Monks and Monastic Life
Every monastery, especially those of the Benedictine Order, followed specific rules regarding allocation of time, activities and positions in the monastery hierarchy. In addition to worship, devotional reading and copying or illuminating books, the monks laboured physically. Depending on the time of year, they devoted between six and eight hours to labour, three and a half hours to prayer and an equal time to study. The remainder of the day was allocated for rest and short sleep.
Monasteries often had seminaries for monks and future priests, as well as medicinal workshops. The Brother Infirmarius, the monk in charge of healing, worked not only in the monastery infirmary, but also helped outside the monastery, attending sick or wounded in neighbouring villages and towns.
The day was divided by prayers – the Liturgy of the Hours – consisting of seven offices, beginning with Matins (also called Vigils) after midnight, the first choral prayers, Lauds, were recited at dawn or between 3 am and 4 am, followed by Prime (at the time of the Equinox at 6 am), Terce (at 9 am), Sext at noon and None at around 3 o'clock in the afternoon; an hour before sunset the evening prayers, Vespers, were said and the daily cycle closed before bedtime, usually half an hour after sunset, with Compline.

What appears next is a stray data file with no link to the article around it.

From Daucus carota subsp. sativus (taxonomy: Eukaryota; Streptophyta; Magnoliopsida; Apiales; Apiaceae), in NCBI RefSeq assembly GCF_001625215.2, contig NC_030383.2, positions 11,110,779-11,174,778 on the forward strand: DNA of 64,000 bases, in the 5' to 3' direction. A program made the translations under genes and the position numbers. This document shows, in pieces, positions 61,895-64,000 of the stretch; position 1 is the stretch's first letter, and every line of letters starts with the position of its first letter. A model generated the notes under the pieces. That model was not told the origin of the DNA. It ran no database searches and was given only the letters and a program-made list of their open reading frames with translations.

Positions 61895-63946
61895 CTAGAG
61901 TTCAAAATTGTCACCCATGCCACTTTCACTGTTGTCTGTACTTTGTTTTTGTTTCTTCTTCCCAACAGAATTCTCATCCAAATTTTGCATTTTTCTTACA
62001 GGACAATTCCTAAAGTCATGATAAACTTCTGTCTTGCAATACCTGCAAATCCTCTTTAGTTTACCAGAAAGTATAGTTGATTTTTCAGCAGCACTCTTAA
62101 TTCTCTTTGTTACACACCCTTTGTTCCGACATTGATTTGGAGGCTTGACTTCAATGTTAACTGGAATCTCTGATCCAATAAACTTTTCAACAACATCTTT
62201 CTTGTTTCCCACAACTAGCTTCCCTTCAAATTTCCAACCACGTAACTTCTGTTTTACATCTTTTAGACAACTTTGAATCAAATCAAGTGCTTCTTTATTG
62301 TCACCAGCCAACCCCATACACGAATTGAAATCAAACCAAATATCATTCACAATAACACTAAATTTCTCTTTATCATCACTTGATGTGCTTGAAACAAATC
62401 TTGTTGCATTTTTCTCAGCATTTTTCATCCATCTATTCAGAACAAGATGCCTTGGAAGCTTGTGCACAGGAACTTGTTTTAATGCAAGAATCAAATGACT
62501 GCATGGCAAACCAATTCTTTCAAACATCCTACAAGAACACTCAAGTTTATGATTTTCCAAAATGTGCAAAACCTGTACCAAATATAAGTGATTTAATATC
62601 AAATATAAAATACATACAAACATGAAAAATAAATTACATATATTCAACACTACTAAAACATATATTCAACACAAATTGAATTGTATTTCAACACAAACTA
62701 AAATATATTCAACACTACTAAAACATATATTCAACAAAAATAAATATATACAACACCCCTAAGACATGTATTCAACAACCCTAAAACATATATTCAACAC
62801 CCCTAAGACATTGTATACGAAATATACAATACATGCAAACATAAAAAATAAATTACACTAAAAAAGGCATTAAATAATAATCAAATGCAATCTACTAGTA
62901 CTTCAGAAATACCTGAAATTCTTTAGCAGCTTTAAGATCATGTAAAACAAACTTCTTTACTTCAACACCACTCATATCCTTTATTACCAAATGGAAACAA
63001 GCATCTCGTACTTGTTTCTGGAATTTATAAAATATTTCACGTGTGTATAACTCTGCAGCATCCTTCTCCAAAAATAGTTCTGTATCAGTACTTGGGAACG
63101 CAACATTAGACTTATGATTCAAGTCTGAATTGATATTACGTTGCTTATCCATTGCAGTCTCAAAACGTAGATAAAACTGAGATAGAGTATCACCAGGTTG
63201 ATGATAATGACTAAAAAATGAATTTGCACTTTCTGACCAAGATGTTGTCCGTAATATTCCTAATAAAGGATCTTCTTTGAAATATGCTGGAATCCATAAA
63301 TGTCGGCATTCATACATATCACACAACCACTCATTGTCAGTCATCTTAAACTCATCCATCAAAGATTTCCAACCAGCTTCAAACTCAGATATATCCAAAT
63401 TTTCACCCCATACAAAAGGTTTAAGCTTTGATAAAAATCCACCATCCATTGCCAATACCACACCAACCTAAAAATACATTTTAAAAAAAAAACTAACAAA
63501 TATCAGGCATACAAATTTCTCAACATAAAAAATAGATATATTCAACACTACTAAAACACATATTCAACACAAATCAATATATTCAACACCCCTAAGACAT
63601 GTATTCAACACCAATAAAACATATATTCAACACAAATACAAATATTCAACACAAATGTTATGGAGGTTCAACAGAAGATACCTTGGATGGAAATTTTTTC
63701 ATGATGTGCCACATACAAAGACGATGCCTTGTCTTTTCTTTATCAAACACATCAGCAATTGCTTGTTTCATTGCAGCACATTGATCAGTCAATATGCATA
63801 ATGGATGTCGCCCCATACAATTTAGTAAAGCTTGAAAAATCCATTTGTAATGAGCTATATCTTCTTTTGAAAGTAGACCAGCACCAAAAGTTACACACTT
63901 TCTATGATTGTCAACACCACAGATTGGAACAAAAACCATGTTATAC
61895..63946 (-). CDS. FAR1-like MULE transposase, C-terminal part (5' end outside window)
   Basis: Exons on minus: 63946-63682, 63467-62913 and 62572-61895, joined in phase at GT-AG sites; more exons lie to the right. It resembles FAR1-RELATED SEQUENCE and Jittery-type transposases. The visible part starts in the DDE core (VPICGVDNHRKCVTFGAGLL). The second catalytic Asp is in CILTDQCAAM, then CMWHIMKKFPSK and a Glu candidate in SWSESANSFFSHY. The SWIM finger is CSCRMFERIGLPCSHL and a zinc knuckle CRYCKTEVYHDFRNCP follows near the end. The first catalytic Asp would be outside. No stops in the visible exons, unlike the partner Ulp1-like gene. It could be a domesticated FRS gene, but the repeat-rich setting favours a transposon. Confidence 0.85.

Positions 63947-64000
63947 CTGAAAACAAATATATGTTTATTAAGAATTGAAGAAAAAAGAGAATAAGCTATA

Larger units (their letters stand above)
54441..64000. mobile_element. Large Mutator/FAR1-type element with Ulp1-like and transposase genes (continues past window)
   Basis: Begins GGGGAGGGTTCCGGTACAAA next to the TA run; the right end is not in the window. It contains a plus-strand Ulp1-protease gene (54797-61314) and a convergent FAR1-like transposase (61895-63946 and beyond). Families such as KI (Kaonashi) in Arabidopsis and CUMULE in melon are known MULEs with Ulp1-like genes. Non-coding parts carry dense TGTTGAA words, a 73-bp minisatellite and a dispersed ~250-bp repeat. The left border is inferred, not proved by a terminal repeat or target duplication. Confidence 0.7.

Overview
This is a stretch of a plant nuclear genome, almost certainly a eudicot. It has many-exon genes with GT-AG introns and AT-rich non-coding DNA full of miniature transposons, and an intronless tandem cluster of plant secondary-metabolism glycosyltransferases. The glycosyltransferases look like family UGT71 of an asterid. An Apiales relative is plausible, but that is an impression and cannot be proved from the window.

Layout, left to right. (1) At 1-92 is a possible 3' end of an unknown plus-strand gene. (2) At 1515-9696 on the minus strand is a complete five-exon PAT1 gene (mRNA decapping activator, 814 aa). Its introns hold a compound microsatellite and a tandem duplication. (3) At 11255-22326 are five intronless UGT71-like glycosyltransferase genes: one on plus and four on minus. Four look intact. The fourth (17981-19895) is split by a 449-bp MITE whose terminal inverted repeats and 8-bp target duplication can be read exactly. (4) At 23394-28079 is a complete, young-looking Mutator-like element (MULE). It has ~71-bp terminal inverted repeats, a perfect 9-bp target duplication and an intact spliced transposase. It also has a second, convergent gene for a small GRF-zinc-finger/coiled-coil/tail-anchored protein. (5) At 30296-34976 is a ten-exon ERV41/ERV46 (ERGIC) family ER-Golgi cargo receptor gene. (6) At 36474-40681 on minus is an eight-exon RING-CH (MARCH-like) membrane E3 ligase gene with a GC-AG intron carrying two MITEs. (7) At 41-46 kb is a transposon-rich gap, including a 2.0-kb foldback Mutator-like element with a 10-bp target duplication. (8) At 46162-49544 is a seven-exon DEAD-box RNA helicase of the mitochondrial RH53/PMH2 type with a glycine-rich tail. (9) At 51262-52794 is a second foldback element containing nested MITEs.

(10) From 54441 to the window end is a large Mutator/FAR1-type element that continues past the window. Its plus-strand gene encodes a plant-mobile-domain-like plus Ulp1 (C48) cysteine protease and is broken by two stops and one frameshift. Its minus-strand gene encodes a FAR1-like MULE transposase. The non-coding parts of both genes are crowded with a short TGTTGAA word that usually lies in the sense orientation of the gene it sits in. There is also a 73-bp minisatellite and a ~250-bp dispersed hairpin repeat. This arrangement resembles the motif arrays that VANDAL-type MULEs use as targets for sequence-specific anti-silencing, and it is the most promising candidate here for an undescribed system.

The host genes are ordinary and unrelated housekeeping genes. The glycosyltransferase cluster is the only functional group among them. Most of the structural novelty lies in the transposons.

After morning mass, the community met in the Chapter House and listened to readings selected from chapters of the Rule, the order’s book of precepts and regulations. Then there was a sermon and debate concerning the monastery. The brothers confessed their sins and were rebuked or rebuked others. Until midday prayers (Sext), they worked or studied.
The Rule primarily contained instructions concerning internal organization, emphasizing, for example, obedience, silence, temperance in speaking and eating, mercy, humility and hospitality.
The monasteries were closed from the outside. The monks of the Order of St. Benedict, especially, were forbidden all contact with the outside world since the Order’s inception. They lived only in the cloister (the inner inaccessible heart of the monastery). They were not allowed to leave it and neither could any layman enter there. Some spent their entire lives behind the monastery walls. Only entrusted elder monks and lay-brothers communicated with the outside world. They took care of the entire running of the monastery outside the cloister.